Thanks for your support of TFA-Wireless and other community wireless projects.
Friday, February 18, 2005
There are many issues in the wireless broadband discussion that is heating up.
Should Mucipalities be allowed to create wireless broadband networks?
Should collaborative organizations (municipalities and others) be allowed to create wireless broadband networks?
Do restrictions on the creation of wireless broadband networks stifle innovation and competition?
There are many more questions being discussed. But, in my opinion, the bottom line is this.
Wireless broadband is good.
Restrictions on Wireless Broadband do stifle competition and innovation.
In order to serve lower income and under-resourced neighborhoods, communities and rural areas, we will have to work together to deliver creative solutions for broadband Internet access.
Nonprofts, educational institutions, commercial entities and cities and towns can work together to create wireless broadband solutions that both serve the customer and are built upon sustainable business models.
We ought to be working together to encourage legislation that supports innovation and competition rather than restrictions that eliminate all players but major corporations.
For more information click on some of the URLs below. I welcome your comments. To make a comment, click on the # at the bottom of this entry.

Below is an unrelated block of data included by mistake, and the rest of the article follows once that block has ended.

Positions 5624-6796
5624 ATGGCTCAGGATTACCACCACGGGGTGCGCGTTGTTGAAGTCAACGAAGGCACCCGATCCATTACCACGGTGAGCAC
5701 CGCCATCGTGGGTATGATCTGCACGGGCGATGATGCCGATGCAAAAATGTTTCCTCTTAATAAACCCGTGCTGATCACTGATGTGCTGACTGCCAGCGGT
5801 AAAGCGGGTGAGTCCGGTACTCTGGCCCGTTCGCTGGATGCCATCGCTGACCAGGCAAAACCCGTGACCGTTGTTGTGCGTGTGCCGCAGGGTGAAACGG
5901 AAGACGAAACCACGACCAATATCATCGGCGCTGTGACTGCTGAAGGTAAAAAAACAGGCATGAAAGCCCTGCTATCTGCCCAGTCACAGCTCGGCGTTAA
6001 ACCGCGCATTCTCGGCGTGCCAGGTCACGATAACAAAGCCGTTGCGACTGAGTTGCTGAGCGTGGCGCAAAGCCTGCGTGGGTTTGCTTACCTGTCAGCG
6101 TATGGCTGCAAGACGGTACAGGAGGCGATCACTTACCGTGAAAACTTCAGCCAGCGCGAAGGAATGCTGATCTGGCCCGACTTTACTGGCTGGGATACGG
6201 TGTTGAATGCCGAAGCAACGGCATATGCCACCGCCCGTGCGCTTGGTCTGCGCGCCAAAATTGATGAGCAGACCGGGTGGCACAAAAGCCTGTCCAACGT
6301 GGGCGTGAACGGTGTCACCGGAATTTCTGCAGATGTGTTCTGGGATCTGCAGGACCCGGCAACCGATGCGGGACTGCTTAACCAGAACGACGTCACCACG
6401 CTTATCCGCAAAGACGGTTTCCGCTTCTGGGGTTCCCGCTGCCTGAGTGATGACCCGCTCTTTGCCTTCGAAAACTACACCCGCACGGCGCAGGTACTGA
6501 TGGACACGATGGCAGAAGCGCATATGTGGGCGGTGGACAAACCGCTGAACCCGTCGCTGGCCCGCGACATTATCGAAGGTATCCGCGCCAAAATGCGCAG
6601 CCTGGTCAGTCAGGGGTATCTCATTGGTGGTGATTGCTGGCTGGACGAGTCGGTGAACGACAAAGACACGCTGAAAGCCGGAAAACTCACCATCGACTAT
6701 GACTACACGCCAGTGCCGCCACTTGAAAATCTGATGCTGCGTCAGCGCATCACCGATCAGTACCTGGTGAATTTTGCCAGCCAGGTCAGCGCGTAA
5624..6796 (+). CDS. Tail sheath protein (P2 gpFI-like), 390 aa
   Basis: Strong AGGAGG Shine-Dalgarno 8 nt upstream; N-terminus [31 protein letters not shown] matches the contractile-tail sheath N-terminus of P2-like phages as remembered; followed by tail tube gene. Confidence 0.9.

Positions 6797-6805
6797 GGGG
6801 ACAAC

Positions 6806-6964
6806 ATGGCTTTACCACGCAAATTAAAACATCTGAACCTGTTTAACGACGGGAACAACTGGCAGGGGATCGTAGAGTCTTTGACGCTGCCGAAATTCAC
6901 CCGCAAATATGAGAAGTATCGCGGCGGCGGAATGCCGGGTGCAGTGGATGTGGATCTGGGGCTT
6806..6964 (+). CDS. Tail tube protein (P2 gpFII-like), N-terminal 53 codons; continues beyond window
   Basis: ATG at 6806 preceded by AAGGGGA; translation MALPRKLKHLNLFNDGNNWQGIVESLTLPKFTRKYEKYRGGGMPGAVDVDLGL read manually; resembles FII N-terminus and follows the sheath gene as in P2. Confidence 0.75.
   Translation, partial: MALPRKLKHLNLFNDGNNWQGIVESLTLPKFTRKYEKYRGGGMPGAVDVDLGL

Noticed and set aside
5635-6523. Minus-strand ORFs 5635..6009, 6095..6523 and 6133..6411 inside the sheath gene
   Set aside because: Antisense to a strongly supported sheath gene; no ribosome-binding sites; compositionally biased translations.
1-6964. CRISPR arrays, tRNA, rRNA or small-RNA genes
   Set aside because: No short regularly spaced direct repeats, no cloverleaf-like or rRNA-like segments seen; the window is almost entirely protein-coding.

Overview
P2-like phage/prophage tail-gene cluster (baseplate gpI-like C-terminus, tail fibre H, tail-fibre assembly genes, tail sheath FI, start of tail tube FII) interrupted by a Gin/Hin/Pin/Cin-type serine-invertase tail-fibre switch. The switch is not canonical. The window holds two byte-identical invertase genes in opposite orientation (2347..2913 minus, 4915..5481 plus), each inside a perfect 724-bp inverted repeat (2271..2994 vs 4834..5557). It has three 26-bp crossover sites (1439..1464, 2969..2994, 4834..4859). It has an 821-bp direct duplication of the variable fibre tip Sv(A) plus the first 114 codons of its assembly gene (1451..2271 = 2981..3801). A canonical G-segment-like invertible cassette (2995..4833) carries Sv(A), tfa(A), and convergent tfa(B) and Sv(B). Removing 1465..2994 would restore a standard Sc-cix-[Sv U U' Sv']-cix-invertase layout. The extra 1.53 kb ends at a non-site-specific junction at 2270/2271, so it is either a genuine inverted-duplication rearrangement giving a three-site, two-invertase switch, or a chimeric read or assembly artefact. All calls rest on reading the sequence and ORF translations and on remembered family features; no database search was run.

Proposed MuniWireless Bill in Texas Restricts Projects like TFA-Wireless
Texas House Committee on Regulated Industries
Save Texas MuniWireless
Support Wireless Broadband
FCC Report on Wireless Broadband
Wednesday, February 16, 2005
Click on # at the end of each post.
Technology For All (TFA) is a 501(c)(3) nonprofit focused on empowering low-income and under-resourced communities through social enterprises using the tools of technology. This new strategy is designed to help TFA achieve its missional objectives through a sustainable business model that is socially responsible. TFA's social enterprises include TFA-Wireless, TFA-JobTech and TFA-STARRS.
TO BE AVAILABLE TO HOUSTON'S EAST END
City of Houston, Houston Public Library, Technology For All and Rice University To Unveil Wireless Service During News Conference at 10 a.m. Thursday
HOUSTON - (Feb. 15, 2005) -- Houston Mayor Bill White and leaders from Rice University, the Houston Public Library and nonprofit Technology For All (TFA) will announce the rollout of TFA-Wireless, a social enterprise project of TFA that will provide free or discounted high-speed wireless Internet access to individuals, businesses and community organizations in Houston's Pecan Park neighborhood in the East End during a news conference at 10 a.m. Thursday at the library's Melcher Branch, 7200 Keller St. The conference will include a demonstration of the wireless service at the library and also at a neighborhood resident's home nearby. In addition to Mayor White, speakers will include City Council Member and Mayor Pro Tem Carol Alvarado, Houston Public Library Interim Director Toni Lambert, Rice University President David Leebron and Technology For All President and CEO Will Reed.
# # #
B.J. Almond,Associate Director of News and Media Relations
402-C Lovett Hall, MS 300
6100 Main St.
Houston, TX 77005